Protestors condemn violence at tuition fees demonstration

PASSIONATE students from Weston College who took part in the huge tuition fees demonstration have condemned those who turned the event into a battlefield.

Performing arts undergraduate, Molly Francis, went to London with a group of 44 students from the college to protest against the new Government’s hike in the cost of tuition fees.

Molly, of Kew Road, Weston, said that an ‘inspirational’ occasion turned ugly because of a handful of people bent on causing trouble after buildings were vandalised during the march.

The 20-year-old said: “We felt it was important to add our voices to the protest, and to tell (Liberal Democrat leader and Deputy Prime Minister) Nick Clegg that he had betrayed us. I didn’t realise so many people would be there and it was a really good atmosphere.

“We were towards the end of the march and when we got close to the Conservative party offices we saw a fire had been started. It was obvious there was trouble.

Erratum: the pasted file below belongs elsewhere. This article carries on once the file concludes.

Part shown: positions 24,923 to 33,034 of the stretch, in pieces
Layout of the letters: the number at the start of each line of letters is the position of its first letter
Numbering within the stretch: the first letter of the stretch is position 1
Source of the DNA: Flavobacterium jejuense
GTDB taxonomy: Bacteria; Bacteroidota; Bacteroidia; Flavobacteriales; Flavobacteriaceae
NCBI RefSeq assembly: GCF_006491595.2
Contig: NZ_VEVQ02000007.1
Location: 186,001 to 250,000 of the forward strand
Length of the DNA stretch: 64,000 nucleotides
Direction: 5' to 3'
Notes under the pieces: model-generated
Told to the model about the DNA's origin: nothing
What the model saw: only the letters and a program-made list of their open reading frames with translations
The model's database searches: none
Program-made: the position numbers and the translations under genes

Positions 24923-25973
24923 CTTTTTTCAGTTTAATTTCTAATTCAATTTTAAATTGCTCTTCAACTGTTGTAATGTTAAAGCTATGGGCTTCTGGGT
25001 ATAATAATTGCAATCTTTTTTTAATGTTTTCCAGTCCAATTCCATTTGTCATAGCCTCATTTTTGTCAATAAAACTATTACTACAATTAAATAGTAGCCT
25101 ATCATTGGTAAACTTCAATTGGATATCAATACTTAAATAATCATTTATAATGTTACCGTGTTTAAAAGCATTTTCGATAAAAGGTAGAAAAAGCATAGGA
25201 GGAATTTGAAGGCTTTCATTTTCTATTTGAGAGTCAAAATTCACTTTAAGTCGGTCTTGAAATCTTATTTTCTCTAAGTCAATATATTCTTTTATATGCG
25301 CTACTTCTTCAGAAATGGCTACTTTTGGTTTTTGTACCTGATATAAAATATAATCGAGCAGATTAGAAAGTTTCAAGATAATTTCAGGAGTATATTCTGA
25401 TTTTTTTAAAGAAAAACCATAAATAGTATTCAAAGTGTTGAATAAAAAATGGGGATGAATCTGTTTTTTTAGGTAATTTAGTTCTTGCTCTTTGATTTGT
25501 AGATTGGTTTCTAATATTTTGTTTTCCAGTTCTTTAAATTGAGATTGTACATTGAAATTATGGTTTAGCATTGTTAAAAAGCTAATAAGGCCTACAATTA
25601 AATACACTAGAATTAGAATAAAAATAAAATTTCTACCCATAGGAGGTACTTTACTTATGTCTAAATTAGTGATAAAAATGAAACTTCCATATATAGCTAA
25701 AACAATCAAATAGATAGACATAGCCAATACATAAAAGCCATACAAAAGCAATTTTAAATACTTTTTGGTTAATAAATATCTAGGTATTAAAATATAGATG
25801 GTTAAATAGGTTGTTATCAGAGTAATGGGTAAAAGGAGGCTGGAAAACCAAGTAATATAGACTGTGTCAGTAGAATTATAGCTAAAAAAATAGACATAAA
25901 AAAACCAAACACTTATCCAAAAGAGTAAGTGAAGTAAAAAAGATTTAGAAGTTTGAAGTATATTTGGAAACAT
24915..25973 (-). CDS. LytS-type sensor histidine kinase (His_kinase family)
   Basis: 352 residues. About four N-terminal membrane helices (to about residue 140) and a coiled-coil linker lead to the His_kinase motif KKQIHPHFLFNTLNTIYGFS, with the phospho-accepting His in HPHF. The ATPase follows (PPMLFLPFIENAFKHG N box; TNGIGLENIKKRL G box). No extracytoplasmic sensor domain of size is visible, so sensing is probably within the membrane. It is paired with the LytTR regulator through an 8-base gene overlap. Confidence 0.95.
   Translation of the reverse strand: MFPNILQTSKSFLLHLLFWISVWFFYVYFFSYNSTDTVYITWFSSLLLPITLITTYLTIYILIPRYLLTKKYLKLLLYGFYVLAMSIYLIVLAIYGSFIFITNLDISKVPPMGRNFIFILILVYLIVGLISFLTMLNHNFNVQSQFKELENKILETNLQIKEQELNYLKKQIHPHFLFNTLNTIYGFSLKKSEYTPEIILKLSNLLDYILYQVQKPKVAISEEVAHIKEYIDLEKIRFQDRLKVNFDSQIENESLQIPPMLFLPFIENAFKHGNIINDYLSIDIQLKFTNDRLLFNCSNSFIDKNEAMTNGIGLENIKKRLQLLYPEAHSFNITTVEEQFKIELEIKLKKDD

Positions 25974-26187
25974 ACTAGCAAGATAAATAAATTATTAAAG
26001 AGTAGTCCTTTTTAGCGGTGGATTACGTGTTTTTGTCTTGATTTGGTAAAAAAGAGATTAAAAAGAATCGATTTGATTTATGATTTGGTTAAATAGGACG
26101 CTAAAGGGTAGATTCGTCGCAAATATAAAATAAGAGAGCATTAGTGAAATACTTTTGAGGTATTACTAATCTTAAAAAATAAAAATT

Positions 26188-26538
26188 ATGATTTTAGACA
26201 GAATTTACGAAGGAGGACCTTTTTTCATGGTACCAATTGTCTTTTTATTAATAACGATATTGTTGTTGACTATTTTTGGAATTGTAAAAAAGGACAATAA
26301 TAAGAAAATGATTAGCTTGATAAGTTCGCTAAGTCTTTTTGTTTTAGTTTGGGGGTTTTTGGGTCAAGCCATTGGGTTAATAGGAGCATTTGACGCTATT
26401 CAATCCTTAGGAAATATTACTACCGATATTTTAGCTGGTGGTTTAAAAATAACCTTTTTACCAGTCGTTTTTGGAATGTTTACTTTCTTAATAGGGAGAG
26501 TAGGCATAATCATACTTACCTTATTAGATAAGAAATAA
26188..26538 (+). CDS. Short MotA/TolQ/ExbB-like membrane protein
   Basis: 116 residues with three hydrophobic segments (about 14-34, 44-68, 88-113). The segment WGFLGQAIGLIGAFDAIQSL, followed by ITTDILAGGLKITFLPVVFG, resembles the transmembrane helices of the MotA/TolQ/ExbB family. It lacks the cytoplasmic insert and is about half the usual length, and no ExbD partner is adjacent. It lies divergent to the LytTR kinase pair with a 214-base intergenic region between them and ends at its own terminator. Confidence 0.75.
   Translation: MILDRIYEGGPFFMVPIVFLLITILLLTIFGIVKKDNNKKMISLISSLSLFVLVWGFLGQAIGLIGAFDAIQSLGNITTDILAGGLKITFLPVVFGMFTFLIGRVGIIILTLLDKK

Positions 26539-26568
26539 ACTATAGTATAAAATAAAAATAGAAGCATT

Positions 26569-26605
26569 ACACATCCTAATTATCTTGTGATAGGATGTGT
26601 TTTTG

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“We went to see what was going on but when we saw what was happening we decided to leave.”

Molly, said that earlier in the day they had seen some signs directing people to the ‘real protest’ and these were marked with red flags.

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She said people on rooftops were waving red flags and the college group had a feeling the protest had been hijacked by outside parties.

Molly added: “Out of about 50,000 demonstrators only about 1,000 took part in the trouble. Of course all the press headlines were about the trouble and they weren’t representative of the day as a whole.

“The majority of students who attended were there for the right reasons, which was to protest against something we see as unfair.”

Molly, whose foundation degree in performing arts is validated by Bath Spa University, said she is worried that the introduction of higher fees may result in her having to leave her course before it is completed.

She said: “If these fees come in I’m not sure I will be able to afford my final year, which would be horrible. I would definitely go on another march. It’s important to keep on fighting against such increases.”

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